Appeals Court panel acknowledged trial judge’s errors but said they didn’t affect verdicts against Amy Senser.
The Minnesota Court of Appeals upheld Amy Senser’s felony criminal vehicular homicide convictions Monday, ruling the evidence was clear that she knew she struck a car or a person when she left the scene of a fatal accident nearly two years ago.
The court acknowledged the trial court judge’s missteps in the case but said they were not enough to have affected the outcome of the jury’s decision.
In the unanimous decision, a three-judge panel said overwhelming circumstantial evidence supports a Hennepin County jury’s guilty verdicts against the wife of former Minnesota Vikings player Joe Senser. The panel also determined that the events following the deadly hit-and-run crash show Senser was aware she hit more than a traffic barrel when she struck and killed Anousone Phanthavong, 38, on a darkened Minneapolis freeway ramp before driving away.
“In sum, considering the circumstances proved … we conclude that only one reasonable conclusion can be drawn: Senser knew she hit either a person or a vehicle on the Riverside ramp that night,” Judge Margaret Chutich wrote. “No other rational inference is possible.”
The ruling could be the final bid for early freedom by Senser, 46, who is nearly a year into a 41-month prison sentence at the women’s correctional facility in Shakopee. She was convicted in May 2012 for striking Phanthavong as he was putting gas in his car on the Riverside Avenue exit ramp of Interstate 94 in Minneapolis.
Senser’s attorney, Eric Nelson, has not yet indicated whether he would ask the Minnesota Supreme Court to hear the case. He said early Monday that he would release a statement, but later rescinded. Joe Senser could not be reached for comment. In an interview with KARE 11 News, Senser said he wasn’t surprised by the ruling, and said his family still felt remorse.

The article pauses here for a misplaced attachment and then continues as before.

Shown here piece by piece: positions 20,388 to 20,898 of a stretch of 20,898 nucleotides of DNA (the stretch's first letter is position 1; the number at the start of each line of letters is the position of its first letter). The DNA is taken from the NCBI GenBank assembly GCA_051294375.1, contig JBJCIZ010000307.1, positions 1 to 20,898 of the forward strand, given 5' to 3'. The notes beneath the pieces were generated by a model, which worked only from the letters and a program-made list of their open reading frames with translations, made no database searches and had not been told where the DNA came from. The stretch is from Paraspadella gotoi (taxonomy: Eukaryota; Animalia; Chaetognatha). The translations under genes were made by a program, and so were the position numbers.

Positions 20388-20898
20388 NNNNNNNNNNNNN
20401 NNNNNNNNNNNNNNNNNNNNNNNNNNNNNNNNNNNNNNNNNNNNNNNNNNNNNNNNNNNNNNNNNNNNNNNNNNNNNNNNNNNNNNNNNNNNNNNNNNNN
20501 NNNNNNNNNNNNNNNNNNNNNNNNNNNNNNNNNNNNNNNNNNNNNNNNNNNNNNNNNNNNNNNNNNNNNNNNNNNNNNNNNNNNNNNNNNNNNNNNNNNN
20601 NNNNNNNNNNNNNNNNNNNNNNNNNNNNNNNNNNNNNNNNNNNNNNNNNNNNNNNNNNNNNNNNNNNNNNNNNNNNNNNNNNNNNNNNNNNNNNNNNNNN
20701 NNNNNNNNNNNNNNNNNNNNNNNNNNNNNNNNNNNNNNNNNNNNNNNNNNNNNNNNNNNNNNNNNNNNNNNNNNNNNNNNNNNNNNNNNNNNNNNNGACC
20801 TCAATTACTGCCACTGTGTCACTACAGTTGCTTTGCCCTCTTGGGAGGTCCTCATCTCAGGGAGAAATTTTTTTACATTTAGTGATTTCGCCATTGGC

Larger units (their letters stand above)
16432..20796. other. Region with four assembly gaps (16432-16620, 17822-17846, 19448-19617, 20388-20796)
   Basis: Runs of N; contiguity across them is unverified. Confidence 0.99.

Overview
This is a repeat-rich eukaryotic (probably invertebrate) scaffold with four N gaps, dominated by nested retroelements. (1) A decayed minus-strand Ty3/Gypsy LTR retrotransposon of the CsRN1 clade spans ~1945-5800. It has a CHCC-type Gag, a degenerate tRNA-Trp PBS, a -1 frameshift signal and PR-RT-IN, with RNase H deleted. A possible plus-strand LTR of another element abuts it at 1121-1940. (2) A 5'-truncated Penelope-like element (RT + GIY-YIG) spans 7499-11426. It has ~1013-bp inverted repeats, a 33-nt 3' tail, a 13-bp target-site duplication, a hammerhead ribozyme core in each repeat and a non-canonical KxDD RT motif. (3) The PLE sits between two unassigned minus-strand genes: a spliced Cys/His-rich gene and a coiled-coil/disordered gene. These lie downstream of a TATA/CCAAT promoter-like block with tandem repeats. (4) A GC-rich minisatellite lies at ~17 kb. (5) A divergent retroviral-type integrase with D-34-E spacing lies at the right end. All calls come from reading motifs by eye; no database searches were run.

“Anousone was a really good guy and he was loved by a lot of people,” he told the station in an exclusive interview.
High court hurdles
Unlike the Court of Appeals, the Supreme Court can decide whether it will hear arguments on a case.
The Appeals Court opinion in Senser’s case was unpublished, meaning it doesn’t create new law or address novel issues, creating another hurdle for Senser’s defense to bring her appeal before the state’s high court.
Senser’s lawyer has 30 days to petition the Supreme Court to hear the case, while the Hennepin County attorney’s office has 20 days to respond to the petition. The court has no deadline on when it decides whether to hear the appeal.
Should the Supreme Court say yes, Senser, who is scheduled for supervised release in October 2014, could be out of prison by the time a decision is rendered. However, the appellate process is likely over, said Scott Swanson, director of academic achievement at the University of St. Thomas School of Law.
“Somebody took a lot of care to write this opinion, and it’s lengthy, but it doesn’t create new law — it applies to standard law,” he said. “That kind of spells doom for an appeal.”
The 32-page opinion came nearly two months after Nelson argued for Senser’s freedom before the Appeals Court. Nelson claimed the evidence didn’t support the verdicts, and that Senser was denied a fair trial in part because of multiple rulings by District Judge Daniel Mabley.
Mistakes deemed not crucial
The court agreed with Nelson that Mabley abused his discretion on two instances — once by allowing hearsay testimony by a State Patrol investigator, and another by failing to immediately disclose a jury’s post-verdict note that said “We believe [Senser] believed she hit a car or vehicle and not a person.” Senser never struck Phanthavong’s car.
However, the Appeals Court said neither ruling influenced the jury’s verdicts.